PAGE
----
This collection of Naomi Beth Wakan's musings on books, writers, and writing is a sequel to her previous book, Late Bloomer: On Writing Later in Life. As Wakan says in the foreward to Compositions, she finds the essay the perfect way to express her mind's twists and turns. As a self-described "writer-cum-artist-cum-dilettante," she has created a fascinating collection of personal essays, memoir, poetry, and writing guide, inviting the reader on an entertaining journey. The book could have a sub sub-title: Leading a Creative Life.
I so enjoyed Compositions that I'm happy to be reading it again as I write this review. The first essay in particular, in which Wakan writes about the creative process, is my favorite. It's the ideal place to start the collection, guiding the reader from those first embers of ideas to the writing process, the various forms, right through to giving readings (she rehearses like mad) and receiving fan mail. Her final chapter is "A Plea for Kindness," directed to publishers, writers, and critics.
I should point out that Naomi and her husband Elias chose their surname, Wakan, which is a Sioux word meaning "creative spirit." Now, that's inspiring! They chose the name as an "aspiration" for them both and (Naomi supposes) for the marriage itself.
Wakan includes her poetry within the essays with humor generously sprinkled throughout. To say she's an avid reader is an understatement. Wakan and her husband each reserve 50 library books at a time (the maximum allowed). All that reading, as well as writing, are her disciplines. She's gathered many quotes from many writers, using them to illustrate and enlarge her work. It's almost as if she has conversations with the quotations and the authors of them. Wakan says she likes "to feel that many folk are contributing to every project I do."
I appreciate Wakan's down-to-earth style of writing, with her likes, dislikes and honest self-observations. She shares her publishing experiences, such as the time her publisher lost one of her manuscripts written for children. She has much to say about poetry, and includes a list of the poems she considers worth reading. As an avid reader of detective stories, Wakan offers her opinions on the genre. Her suggestions on "writers' block," which she associates with self-criticism, are excellent.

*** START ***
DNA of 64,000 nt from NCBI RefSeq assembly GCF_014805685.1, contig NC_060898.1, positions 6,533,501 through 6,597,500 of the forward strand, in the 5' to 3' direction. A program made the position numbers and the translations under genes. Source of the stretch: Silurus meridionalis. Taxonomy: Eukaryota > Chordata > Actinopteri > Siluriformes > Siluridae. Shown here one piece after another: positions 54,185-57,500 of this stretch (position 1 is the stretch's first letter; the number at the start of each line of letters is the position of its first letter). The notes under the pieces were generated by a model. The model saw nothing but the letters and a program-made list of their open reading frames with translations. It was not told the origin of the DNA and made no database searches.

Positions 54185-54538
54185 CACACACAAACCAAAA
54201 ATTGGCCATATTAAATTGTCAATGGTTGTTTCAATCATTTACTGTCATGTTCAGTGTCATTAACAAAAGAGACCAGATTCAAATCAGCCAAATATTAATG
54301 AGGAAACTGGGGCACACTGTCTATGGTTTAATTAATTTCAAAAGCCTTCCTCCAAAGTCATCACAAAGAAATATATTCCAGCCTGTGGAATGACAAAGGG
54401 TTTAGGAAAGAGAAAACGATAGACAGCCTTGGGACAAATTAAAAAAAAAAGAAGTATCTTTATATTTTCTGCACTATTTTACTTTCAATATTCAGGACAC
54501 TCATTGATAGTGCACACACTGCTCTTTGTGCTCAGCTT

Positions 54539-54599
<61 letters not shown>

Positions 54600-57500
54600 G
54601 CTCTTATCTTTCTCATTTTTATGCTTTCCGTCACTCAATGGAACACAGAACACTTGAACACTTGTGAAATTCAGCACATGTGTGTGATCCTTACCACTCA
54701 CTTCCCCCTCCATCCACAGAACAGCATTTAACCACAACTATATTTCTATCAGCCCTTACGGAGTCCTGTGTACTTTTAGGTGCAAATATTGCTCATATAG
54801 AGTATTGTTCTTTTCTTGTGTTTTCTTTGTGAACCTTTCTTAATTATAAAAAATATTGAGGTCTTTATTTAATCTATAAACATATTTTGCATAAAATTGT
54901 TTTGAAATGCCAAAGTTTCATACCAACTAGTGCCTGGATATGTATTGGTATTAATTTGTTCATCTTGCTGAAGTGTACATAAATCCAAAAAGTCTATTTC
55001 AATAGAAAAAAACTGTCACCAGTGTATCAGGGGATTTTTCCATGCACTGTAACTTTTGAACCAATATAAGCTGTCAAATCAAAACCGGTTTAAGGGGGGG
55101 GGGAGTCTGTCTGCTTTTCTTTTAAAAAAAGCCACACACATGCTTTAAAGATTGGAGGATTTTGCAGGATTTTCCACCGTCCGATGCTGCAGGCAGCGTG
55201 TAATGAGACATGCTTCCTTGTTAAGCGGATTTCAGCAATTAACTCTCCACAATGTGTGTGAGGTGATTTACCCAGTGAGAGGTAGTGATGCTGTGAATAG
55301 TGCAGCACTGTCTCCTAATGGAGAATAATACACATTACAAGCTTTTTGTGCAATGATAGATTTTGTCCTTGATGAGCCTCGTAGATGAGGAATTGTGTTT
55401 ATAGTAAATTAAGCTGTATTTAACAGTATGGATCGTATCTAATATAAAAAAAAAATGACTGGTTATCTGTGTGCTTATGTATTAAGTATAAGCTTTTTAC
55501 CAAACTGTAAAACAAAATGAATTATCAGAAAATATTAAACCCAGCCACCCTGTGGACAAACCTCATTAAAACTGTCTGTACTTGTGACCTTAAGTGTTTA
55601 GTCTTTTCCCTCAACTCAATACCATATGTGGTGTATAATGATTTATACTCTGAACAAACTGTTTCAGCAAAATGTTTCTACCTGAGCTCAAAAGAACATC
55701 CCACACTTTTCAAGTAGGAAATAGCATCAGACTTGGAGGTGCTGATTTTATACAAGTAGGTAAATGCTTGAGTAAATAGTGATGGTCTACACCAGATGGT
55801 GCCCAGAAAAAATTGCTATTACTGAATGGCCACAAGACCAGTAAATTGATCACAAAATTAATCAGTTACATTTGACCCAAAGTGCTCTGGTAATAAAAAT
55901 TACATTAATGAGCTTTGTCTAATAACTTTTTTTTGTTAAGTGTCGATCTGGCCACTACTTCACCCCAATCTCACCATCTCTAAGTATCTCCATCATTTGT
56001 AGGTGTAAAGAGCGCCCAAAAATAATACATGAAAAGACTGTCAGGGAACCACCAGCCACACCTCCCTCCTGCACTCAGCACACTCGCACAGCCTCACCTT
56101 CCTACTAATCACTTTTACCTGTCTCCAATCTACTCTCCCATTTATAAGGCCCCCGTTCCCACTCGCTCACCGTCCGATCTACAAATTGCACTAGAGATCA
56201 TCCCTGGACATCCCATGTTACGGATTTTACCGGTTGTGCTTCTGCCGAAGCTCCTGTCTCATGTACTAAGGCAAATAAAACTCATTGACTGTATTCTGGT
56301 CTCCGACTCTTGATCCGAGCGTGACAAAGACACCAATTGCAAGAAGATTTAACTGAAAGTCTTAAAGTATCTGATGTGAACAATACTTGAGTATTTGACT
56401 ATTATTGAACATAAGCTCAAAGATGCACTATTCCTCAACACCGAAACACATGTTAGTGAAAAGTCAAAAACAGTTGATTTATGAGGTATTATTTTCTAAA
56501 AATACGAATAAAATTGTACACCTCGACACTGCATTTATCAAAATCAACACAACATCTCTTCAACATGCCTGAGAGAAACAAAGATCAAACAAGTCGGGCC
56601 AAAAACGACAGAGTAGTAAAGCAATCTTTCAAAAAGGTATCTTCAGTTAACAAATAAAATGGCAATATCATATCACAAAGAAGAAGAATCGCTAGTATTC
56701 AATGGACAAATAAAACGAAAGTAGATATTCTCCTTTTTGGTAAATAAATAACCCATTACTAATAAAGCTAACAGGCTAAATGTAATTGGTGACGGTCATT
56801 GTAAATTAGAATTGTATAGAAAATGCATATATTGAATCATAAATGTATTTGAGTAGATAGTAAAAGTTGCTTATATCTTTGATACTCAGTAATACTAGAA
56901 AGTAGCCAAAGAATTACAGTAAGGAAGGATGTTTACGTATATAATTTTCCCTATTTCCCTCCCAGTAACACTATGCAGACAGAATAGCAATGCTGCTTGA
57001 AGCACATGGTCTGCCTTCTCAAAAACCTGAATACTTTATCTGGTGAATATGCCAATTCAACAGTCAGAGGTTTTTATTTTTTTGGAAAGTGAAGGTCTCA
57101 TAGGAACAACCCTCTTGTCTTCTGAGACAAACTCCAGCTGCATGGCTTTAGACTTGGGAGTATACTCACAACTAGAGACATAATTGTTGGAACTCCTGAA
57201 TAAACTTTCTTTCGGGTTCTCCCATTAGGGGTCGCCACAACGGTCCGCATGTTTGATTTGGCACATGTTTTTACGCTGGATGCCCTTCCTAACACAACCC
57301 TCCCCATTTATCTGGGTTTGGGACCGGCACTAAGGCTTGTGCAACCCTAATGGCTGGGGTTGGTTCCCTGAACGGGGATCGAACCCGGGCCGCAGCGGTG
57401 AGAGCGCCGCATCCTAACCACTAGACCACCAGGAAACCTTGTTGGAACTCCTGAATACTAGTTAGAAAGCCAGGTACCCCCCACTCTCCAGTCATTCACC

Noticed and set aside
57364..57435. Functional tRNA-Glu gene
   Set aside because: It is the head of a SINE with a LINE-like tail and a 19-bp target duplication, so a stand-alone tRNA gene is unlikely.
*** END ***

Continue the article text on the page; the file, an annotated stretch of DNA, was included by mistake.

You may not have the opportunity to attend Wakan's readings (as I have), but her book will engage you with its very real approach to a creative life—which for her, began in childhood. Her chapter on word games had me remembering my own interest in them. Wakan and her twin sister played endless word games as children. As adults, they created books of quotations together, and Naomi produced two crossword books. These have given her an excuse to collect dictionaries, she says. "There's nothing like the rustle of onion skin pages to soothe the heart." And speaking of the heart, Wakan likes to go to sleep while listening to country music, as it has "the meter of a mother's heartbeat".
At a recent reading, Wakan asked her audience what literary folk they would choose as their parents and literary role models. She chose Billy Collins as her father and Wyslawa Szymborska as her Mum. I chose Pablo Neruda as my father. I think I'll choose Naomi Beth Wakan as my very creative, entertaining and supportive Mum.
Naomi Beth Wakan has written educational books geared to children and many books for the adult market. Haiku, One Breath Poetry, was an American Library Association selection. Her most recent are Segues and Late Bloomer: On Writing Later in Life (both published by Wolsak and Wynn). Naomi Beth Wakan and her husband, the sculptor Elias Wakan, live on Gabriola Island, British Columbia. Visit her website. You can read Mary Ann Moore's recent profile of Ms. Wakan in the Vancouver Sun.
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